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Monday, February 5th, 2007

Wabash senior citizen keeps on rolling

By Margie Wuebker

Betty Bollenbacher, who turned 80 on Sunday, plucks a 12-pound ball from a rack. . .

The variegated blue ball rolls noisily along the polished lane toward 10 pins standing at attention. Impact sends them sprawling in all directions as Betty Bollenbacher racks up another strike.
Bollenbacher, who turned 80 on Sunday, has amassed a collection of trophies attesting to her prowess in local, state and national bowling competitions. She rolled several 700 series over the years, but one goal remains elusive.
"One of these days I'm going to roll a perfect game - nothing but strikes - and then I might think about quitting," she says with a smile. "Maybe the real consideration will come when I can no longer lift my 12-pound ball or get up on the alley."
Her interest dates back to the fall of 1971, when she and hubby Marlin "Jiggs" Bollenbacher signed up for Mom and Pop League action at Plaza Bowling Lanes in Celina. Strikes were hard to come by in those days.
"I didn't do very good at first," she recalls with a sigh. "There were a lot of nights when I failed to break a hundred, but I was having fun and getting exercise in the process. After all, that's what really counts."
Veteran bowlers offered advice, which she graciously accepted. However, trial and error along with weekly practice proved to the best teachers. And then there are the occasional nights when nothing seems to work.
"It's not how good or how bad you bowl," she says. "If you have a bad frame, don't worry about it. Focus on the next and do your best."
The Bollenbachers first teamed with a Wapakoneta couple until their son and daughter-in-law, Dave and Rene, came on board. The partnership lasted several decades until Jiggs became ill, and they were replaced by another son and daughter-in-law, Dan and Kathy.
"Bowling was part of our Sunday routine just like going to church and eating out," she says. "Not going that first night was so difficult."
She continued with the Tuesday night women's league, looking forward to enjoyable times "with the girls." The five-member team is now three bowlers strong with Vickie Schell and Carolyn Phillips joining her for the last 20 years or so.
Bollenbacher, the mother of four, grandmother of 10 and great-grandmother of one, has competed in more than 30 state tournaments and missed just one national event since 1983. National competition has taken her from Arizona and Nevada to New Jersey and Connecticut plus numerous states in between. She and the girls will head to Charlotte, N.C., this summer.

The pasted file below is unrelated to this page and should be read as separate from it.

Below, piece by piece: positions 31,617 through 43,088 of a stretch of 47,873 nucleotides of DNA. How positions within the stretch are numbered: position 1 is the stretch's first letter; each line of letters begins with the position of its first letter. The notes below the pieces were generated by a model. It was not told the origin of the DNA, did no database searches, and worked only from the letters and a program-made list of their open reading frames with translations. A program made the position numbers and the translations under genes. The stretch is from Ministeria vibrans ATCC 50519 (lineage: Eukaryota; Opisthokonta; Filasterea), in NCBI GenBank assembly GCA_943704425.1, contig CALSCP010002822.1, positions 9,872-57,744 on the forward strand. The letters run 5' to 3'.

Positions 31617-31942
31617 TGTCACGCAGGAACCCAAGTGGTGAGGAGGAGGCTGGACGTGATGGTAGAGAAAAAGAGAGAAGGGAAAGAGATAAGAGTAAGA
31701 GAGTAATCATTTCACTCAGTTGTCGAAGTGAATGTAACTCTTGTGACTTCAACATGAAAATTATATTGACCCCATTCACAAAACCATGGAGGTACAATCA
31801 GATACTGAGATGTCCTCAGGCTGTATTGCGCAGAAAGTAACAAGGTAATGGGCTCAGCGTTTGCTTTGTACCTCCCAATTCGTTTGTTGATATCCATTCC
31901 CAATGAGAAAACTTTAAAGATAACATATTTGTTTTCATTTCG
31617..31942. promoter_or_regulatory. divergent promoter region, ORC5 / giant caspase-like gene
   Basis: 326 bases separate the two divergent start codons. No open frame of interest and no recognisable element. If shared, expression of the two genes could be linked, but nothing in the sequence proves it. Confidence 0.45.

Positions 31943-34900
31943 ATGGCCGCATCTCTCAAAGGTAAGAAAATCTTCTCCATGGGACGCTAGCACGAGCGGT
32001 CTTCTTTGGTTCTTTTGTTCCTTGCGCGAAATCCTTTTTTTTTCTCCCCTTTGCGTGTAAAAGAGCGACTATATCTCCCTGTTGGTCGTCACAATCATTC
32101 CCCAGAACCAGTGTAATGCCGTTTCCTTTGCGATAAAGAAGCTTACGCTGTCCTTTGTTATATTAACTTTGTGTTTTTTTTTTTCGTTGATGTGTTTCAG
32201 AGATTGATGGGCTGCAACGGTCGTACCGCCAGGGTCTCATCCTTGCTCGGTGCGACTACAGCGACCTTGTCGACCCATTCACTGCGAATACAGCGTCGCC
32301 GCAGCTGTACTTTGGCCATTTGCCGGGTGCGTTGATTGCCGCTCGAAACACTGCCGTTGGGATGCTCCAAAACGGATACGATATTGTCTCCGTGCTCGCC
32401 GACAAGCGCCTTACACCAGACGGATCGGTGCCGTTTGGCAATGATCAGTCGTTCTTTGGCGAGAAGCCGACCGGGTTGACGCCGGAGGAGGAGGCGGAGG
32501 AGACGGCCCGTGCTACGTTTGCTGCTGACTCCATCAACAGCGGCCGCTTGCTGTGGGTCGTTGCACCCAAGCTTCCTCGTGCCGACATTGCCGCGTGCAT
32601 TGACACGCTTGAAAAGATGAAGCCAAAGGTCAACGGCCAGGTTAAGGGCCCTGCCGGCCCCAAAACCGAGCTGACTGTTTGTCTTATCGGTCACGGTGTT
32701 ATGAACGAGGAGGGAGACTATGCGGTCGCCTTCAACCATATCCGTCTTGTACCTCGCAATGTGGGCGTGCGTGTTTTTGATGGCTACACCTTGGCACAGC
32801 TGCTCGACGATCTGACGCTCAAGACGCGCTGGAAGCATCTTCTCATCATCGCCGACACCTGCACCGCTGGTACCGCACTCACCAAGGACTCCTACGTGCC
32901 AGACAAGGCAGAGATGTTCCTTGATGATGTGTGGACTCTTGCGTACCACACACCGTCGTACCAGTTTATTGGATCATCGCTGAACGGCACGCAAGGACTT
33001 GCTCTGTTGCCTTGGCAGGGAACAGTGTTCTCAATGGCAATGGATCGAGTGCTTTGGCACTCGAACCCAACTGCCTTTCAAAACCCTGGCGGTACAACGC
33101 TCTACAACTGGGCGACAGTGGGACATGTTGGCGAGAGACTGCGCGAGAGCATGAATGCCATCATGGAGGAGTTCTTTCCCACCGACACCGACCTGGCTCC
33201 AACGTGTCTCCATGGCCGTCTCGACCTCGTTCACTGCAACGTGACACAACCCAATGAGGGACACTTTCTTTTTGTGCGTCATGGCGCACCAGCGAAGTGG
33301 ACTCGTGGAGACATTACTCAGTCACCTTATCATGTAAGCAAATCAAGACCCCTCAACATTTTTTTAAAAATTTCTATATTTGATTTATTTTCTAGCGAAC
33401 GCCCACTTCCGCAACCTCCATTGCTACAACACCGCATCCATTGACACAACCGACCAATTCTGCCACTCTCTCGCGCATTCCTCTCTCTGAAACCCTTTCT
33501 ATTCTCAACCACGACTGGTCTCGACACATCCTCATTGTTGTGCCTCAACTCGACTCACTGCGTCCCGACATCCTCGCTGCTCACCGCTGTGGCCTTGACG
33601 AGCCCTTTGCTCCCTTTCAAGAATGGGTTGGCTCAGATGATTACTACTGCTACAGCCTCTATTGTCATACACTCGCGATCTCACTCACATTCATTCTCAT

She considered putting the bowling equipment away for good after Jiggs entered The Laurels of Shane Hill two years ago. However, a doctor on staff encouraged her to continue the much-needed outlet.
"It has been difficult watching Alzheimer's take its toll," she says. "Yes, Jiggs is still here in body, but he is no longer the man I married. I visit him three times a week and talk about family, people I see, latest news on the homefront, bowling, the weather and anything else that comes to mind. It's pretty much a one-sided conversation. Bowling gives me something to look forward to and takes my mind off other things, if only for a little while."
Even hip replacement surgery failed to sideline her for long. The first procedure took place in September 2005, and she was back by the end of November. Doctors performed the second in June, meaning she was ready to go when league play resumed in the fall. She eventually replaced a recommended lighter ball with her own 12-pounder.
"I carried a 169 to 179 average before the surgeries," she says wistfully. "And now it's down to 150. I would like to bring the numbers up, but at least I can participate. The real bowler in the family is my granddaughter Ashley Bollenbacher, a member of the Ball State University team. Thankfully, her average is much higher than Grandma's."
Bollenbacher, who is retired from CTS of Berne, Ind., does more than rattle bowling pins for enjoyment. She enjoys handiwork like crocheting, counted cross stitch and making angels. She also creates Christmas ornaments for family members, although the ambitious project is now several holidays behind.
Showing no signs of slowing down any time soon, she subscribes wholeheartedly to something a brother-in-law once said - "I'm going to get older, but I'm not going to get old."
Additional online story on this date
Compiled by Gary R. Rasberry
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